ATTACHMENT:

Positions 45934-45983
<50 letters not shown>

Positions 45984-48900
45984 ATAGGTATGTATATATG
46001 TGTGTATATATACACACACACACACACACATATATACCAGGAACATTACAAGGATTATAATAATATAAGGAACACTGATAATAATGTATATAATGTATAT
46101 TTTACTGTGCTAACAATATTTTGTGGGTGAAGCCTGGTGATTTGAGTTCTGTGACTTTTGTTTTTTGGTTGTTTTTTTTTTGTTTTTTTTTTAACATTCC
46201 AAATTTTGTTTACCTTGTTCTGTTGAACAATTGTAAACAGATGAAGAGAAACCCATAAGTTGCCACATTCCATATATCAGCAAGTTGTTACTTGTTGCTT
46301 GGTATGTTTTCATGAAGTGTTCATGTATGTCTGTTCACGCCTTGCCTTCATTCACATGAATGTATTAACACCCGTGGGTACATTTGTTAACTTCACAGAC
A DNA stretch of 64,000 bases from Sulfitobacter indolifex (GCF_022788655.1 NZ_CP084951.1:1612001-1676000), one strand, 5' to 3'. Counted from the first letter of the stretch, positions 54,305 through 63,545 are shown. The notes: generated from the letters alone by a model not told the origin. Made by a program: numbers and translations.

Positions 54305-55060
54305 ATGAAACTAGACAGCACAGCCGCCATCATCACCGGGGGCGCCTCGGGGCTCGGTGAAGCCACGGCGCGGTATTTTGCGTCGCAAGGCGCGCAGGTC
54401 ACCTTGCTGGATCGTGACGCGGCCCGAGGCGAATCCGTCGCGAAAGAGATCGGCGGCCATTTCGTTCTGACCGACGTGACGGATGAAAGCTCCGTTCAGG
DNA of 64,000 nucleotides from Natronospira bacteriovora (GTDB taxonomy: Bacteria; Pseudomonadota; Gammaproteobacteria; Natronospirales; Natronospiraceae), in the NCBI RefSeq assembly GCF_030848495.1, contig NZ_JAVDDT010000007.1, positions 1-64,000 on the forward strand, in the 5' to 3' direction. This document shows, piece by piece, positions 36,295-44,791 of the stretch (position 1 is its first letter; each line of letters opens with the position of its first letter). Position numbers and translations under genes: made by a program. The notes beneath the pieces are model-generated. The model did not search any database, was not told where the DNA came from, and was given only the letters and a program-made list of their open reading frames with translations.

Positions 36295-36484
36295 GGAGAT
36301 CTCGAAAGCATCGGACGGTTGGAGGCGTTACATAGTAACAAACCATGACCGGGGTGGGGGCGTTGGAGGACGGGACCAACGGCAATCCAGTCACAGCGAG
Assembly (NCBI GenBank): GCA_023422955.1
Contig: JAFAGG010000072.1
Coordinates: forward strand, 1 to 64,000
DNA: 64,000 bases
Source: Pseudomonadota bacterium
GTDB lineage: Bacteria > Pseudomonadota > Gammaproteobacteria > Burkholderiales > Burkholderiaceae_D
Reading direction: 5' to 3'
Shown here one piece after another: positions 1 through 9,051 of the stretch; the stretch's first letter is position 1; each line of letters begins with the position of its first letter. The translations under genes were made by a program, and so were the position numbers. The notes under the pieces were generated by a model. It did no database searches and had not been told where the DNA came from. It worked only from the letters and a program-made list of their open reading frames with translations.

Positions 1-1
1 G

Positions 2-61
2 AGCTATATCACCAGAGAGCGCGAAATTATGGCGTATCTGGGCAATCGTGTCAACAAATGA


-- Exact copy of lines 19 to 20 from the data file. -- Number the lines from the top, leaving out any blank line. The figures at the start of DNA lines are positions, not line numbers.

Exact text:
Coordinates: forward strand, 1 to 64,000
DNA: 64,000 bases